Feel Good

Cringe alert: When Romantic Gestures Go Wrong

"I was so scared..." she said when recalling the incident, "you know when your heart is just creeping its way up to your throat?"

Written by High Life North
Published 30.01.2021

By Delilah Kealy-Roberts

We’ve all watched enough romantic comedies to recognise a surprise visitor, armed with a bottle of wine and a bouquet of roses, as the textbook romantic gesture. Have they travelled far to turn up at your door? Are they proving that they’re willing to fight to win you back? Surely, they’re ticking all the boxes, and – if romcoms are anything to go by – you’ll be swooning into their arms in no time as an upbeat song begins to play and the credits roll. Happy ever after, right? In reality, it isn’t always that simple, and even the most well-intended romantic gestures sometimes don’t play out as planned.

Take Georgia, 25, for example. When Georgia was living alone in Venice during her study abroad year, she was awoken by loud, repetitive knocking on her door in the early hours of one morning.  

“I was so scared…” she said when recalling the incident, “you know when your heart is just creeping its way up to your throat? So, I just sat still, thinking it was a genuine mistake, but then the banging started again.”

When the knocking didn’t relent, she built up the courage to open the door, only to find her ex-boyfriend (who lived in the UK at the time) standing on her doorstep with roses and wine. It’s hard to know exactly what was going through his head. It seemed as if one-too-many romance films had encouraged him to board a plane in London and turn up at his ex-girlfriend’s house in the middle of the night, unannounced, expecting her to let him stay in her home.

Georgia explained that she’d ended their one-month-long relationship three months prior to his surprise visit, and he clearly hadn’t been able to take ‘no’ for an answer. She allowed him to stay for a “stressful few days” before his return flight. During his stay (while she was out) he replaced all of the photographs in her house of pictures of the two of them together – sometimes having to resort to duplicates considering their relatively short relationship – he left secret notes and letters around her flat, and he even wrote a hidden message in the bathroom mirror that was only revealed when she took a shower the day after he left. 

Anna, who was 21 at the time of her story, had a similar experience when she was living in Mexico. Like Georgia, Anna explains that the man who was pursuing her refused to accept the rejection when she called things off after a brief holiday romance. After messaging each other sporadically after the holiday, Anna decided to end things. The man then told her that he would jump on a bus and make the 15-hour journey from his home town to the town where she was staying in order to win her back. She refused his offer. It came as a shock, therefore, when he announced over text one day that he was in her town and wanted to see her.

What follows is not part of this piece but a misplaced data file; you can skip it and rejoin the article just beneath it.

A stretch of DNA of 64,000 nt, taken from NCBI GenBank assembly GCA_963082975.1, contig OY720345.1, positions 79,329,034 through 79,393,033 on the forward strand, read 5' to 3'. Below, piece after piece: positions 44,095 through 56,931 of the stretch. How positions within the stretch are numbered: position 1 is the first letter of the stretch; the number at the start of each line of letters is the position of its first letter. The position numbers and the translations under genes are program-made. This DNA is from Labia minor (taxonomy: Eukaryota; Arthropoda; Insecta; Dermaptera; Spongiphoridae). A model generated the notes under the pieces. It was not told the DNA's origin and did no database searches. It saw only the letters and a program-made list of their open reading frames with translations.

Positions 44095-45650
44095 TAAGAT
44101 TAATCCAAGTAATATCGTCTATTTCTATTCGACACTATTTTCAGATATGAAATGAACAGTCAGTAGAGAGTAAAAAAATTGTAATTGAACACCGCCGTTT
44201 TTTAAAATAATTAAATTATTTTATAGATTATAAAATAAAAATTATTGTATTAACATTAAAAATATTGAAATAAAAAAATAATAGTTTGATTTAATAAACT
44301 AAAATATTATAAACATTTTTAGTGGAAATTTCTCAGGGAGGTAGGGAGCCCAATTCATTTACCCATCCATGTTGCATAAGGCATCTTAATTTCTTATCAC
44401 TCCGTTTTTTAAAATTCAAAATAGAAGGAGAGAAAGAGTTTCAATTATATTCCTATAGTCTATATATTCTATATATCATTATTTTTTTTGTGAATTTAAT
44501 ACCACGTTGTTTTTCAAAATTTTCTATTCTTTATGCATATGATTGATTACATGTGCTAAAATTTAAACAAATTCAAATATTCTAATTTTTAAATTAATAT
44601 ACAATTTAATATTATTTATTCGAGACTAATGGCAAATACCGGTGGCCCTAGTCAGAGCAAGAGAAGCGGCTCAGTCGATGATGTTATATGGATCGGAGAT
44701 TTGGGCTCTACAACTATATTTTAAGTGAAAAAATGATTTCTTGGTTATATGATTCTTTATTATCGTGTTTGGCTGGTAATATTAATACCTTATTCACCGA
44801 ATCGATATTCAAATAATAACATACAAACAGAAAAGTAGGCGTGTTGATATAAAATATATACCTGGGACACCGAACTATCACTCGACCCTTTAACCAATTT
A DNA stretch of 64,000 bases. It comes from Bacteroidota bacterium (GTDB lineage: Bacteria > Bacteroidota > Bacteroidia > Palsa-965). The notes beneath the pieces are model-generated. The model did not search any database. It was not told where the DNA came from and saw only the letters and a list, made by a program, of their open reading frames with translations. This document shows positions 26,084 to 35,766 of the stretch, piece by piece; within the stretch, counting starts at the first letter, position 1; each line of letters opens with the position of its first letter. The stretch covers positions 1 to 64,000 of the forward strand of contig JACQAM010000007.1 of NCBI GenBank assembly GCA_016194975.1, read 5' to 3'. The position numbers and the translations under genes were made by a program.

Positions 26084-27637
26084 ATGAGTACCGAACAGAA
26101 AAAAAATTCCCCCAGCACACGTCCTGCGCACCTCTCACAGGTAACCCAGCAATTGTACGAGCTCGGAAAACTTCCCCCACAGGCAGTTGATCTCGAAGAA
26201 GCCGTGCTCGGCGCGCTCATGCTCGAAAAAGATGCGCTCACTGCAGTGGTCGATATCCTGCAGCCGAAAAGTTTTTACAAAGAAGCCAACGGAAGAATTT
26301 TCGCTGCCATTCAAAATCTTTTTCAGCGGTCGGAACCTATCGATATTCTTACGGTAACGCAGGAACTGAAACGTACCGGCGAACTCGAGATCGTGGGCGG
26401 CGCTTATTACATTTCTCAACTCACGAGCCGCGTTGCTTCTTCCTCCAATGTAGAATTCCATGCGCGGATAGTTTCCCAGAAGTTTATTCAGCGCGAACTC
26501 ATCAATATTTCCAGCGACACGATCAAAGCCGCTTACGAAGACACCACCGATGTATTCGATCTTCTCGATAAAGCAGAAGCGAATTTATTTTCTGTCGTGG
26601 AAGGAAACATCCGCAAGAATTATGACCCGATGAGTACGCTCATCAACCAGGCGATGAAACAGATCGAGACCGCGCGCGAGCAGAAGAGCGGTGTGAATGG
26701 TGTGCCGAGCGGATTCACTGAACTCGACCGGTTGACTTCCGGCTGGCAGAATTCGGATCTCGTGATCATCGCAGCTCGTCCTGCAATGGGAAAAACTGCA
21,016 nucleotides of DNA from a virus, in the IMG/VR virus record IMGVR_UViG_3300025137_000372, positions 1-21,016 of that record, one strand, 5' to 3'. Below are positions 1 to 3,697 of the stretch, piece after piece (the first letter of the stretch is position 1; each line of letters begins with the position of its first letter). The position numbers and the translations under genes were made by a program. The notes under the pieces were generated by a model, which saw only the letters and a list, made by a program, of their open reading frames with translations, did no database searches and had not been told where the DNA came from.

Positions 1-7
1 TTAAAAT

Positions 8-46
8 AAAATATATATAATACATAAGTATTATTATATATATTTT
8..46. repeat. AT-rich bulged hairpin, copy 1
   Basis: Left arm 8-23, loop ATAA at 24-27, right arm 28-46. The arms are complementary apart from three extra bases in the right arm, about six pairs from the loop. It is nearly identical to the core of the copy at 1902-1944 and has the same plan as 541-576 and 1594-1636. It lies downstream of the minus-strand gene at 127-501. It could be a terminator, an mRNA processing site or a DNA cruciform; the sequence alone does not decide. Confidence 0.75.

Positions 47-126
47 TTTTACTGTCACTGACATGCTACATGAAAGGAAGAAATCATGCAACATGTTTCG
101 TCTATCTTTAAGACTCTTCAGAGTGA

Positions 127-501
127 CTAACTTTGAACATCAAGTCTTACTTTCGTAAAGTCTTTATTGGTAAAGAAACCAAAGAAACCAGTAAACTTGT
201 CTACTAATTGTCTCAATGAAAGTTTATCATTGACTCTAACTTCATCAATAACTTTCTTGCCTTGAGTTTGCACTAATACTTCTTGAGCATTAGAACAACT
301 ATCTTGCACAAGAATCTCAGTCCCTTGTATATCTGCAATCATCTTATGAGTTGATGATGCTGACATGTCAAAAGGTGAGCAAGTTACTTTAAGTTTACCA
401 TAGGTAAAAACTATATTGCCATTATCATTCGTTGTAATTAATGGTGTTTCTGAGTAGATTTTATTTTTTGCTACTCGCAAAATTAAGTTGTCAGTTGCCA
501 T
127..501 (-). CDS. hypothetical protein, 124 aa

“I was at work that day,” she explained, but when she arrived home, she describes feeling instantly strange and uncomfortable. “I walked into my bedroom and I remember just feeling this heat first, and then I looked around and there were candles all over the surfaces, scarves hanging from the lampshades, and flowers everywhere – colourful flowers in vases, flowers all over the bed, and I was like, ‘what on earth?'” Despite the fact that she had never told the man her address, she says that she somehow knew instantly that it must have been him: “I knew it must have been him, but I could not understand why or how anyone would do anything like that after having been given such a clear ‘no’.”

Thankfully, the man wasn’t there – he’d managed to figure out where her house was, then he’d been let in by her landlord and set to work creating the gesture that he presumably thought would turn Anna’s ‘no’ into a ‘yes’. However, as in Georgia’s case, Anna was left feeling scared and unsafe rather than flattered. 

Three years on from the height of the #metoo movement, it’s clear that many men still struggle to understand the boundaries of consent. But when popular culture encourages them to chase the girl even after she’s redacted her interest, and that grand romantic gestures are the best way to win her over, the results can leave women feeling scared and vulnerable, rather than madly in love.  

 

Some names have been changed within this article to protect the privacy of individuals.

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